16. HUnter58

    HUnter58 Member

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  17. arcticap

    arcticap Member

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    That may be the Pittman-Robertson Act which mandates that an excise tax be paid on [almost] all firearms, ammunition, bows and arrows so that a portion of the money can be redistributed to the states (based on population & hunting license sales) for wildlife restoration.

    Even used guns imported by individuals from Europe may have the tax added on when it comes through U.S. Customs. This particular tax isn't about manufacturing per se, it's about paying the ~11% excise tax that's paid at the manufacturing level on all of the guns that each manufacturer produces.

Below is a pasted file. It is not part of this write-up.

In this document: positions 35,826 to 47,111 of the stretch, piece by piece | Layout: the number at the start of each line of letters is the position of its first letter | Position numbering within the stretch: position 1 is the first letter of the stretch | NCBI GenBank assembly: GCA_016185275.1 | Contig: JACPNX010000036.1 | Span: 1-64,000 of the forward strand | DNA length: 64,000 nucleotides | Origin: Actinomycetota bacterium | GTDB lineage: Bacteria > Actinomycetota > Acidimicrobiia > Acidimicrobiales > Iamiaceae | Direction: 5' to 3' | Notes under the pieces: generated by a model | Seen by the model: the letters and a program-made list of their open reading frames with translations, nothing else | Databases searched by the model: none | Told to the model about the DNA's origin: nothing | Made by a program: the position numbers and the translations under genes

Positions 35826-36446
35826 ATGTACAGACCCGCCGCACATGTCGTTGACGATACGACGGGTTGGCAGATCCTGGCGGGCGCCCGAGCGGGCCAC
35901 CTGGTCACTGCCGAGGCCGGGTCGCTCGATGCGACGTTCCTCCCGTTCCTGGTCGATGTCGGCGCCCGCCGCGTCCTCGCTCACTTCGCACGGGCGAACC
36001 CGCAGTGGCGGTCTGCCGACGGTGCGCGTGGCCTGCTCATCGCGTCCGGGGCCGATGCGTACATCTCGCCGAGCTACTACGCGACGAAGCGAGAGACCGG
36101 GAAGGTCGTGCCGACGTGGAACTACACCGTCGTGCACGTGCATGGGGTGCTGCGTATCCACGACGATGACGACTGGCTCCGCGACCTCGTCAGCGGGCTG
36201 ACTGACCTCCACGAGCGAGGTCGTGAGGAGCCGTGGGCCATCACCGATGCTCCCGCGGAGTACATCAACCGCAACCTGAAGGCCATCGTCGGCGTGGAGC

The Act has been in existence since 1937.

    I wouldn't be surprised if the same tax isn't applied to every bullet and round ball that's manufactured for muzzle loaders too because these are able to used for hunting just like arrows are, whether they are actually used for hunting purposes or not.

    The FEDERAL AID IN WILDLIFE RESTORATION ACT (PITTMAN-ROBERTSON ACT) can be read about further here:

    http://ipl.unm.edu/cwl/fedbook/pract.html